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Secure Your Password

Published:

Insecure passwords stuck to keyboard

In this article, we're going to look at secure passwords. Nearly everything we use on a computer has a username and password. In a lot of cases, it's the combination of these two things that keep your data safe.

There is a further security step that you can take by enabling MFA (Multi-Factor Authentication) - we will cover MFA in a separate blog post in the next few weeks.

Unique Passwords: Never use the same password on more than one system

Back to passwords. Before we go into how to create a secure password, it is essential that you do not reuse the same password on different systems.

When you set up a password on a computer system or website, best practice says that that password should be stored with one-way encryption so no system or person can see your password.

However, some systems store passwords in plain text, while others use very basic encryption which can easily be broken. If you use the same password across multiple systems and websites, if one is compromised, a hacker could use your username and password to try and access other systems. By making sure each password is completely unique, you stop this sort of attack in its tracks.

Use Complex Passwords

Passwords should contain a mixture of at least 3 character types (Upper Case, Lower Case, Numbers, Symbols). They should never be common passwords. Steer clear of abc123, 123123, dragon, passw0rd - all examples of terribly insecure passwords.

Tips for creating a good password that can be remembered
  • The longer the better; having a longer password is often better than a short really complicated one, for example:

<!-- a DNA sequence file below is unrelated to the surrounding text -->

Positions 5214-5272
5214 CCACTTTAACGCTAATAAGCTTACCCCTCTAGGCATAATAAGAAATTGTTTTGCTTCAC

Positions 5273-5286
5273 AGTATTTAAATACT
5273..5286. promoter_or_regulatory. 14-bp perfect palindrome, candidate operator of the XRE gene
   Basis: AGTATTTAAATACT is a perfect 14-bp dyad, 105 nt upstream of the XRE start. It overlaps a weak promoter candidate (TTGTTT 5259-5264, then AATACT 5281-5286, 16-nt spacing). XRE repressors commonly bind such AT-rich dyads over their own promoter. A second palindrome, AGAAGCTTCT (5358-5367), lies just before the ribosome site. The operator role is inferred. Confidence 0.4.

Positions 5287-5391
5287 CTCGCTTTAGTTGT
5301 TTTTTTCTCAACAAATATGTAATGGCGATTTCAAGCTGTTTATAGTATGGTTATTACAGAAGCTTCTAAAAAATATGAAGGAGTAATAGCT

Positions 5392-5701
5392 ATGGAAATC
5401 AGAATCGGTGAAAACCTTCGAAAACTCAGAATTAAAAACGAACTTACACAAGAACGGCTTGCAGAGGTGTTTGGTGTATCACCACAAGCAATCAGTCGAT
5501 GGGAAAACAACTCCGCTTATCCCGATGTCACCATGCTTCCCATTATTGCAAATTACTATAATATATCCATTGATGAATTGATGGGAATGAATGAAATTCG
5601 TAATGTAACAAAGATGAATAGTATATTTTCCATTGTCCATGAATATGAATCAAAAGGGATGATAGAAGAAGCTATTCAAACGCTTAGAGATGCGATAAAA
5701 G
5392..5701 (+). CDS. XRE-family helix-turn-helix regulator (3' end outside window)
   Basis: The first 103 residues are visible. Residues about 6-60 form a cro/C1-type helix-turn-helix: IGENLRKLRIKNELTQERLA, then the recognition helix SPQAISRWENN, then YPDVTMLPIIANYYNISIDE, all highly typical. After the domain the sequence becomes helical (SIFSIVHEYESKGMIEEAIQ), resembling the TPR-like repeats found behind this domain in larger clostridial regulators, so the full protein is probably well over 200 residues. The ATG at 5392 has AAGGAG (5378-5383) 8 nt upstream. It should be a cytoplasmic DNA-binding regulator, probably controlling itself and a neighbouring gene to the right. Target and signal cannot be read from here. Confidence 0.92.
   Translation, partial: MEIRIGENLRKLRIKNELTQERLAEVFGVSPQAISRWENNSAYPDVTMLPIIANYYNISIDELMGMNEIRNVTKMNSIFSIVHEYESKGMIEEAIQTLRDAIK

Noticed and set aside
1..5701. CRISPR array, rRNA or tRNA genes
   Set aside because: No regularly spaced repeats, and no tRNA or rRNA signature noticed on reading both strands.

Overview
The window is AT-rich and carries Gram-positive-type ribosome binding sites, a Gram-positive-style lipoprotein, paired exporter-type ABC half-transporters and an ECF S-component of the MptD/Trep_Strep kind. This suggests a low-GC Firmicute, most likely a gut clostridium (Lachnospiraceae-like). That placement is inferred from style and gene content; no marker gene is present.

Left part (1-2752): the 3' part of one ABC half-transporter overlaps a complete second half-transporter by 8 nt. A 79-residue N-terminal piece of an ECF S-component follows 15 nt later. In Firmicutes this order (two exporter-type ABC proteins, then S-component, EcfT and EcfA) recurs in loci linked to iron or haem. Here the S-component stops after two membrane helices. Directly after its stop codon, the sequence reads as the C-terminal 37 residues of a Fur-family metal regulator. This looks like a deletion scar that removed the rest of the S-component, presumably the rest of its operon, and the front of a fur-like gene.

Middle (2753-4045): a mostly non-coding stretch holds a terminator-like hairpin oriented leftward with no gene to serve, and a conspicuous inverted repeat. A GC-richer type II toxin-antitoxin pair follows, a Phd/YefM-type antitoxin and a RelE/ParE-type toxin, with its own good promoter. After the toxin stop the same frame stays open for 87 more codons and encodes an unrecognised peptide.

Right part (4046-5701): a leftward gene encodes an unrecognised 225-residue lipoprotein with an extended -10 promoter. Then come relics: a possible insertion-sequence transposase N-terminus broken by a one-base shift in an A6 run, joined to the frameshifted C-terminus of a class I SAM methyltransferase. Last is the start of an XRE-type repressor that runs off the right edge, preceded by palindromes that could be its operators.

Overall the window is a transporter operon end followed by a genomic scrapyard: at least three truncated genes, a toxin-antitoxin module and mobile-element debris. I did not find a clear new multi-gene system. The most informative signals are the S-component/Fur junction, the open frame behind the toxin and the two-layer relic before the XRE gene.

"red horse carpet banana" is better than "Ba1lo0n!"
  • Use a phrase to remember a complex string:
    20hGdpmAtqw! can be remembered by "20 horses galloped down pall mall as the queen watched"
  • Use multiple words, symbols and capitals and mix it up:
    BEAR49blueMore!

Never share your password!

Passwords secure your identity and should not be shared with other users. If you need to share your password, please discuss this with Get Support as there are usually other ways to achieve the same result in a more secure way.

The Solution: A password manager

The idea of keeping lots of long, complex passwords in your head is mindboggling. And there's no point having nice secure passwords if they're written down on post-it notes.

A password manager is a piece of software that can run on your computer and your phone. It will randomly generate highly complex passwords for each system you want to use. It will then store them securely, making them available when you need to log in to a system — often prefilling them in for you.

At Get Support we like LastPass for most applications. But that's a whole other article.

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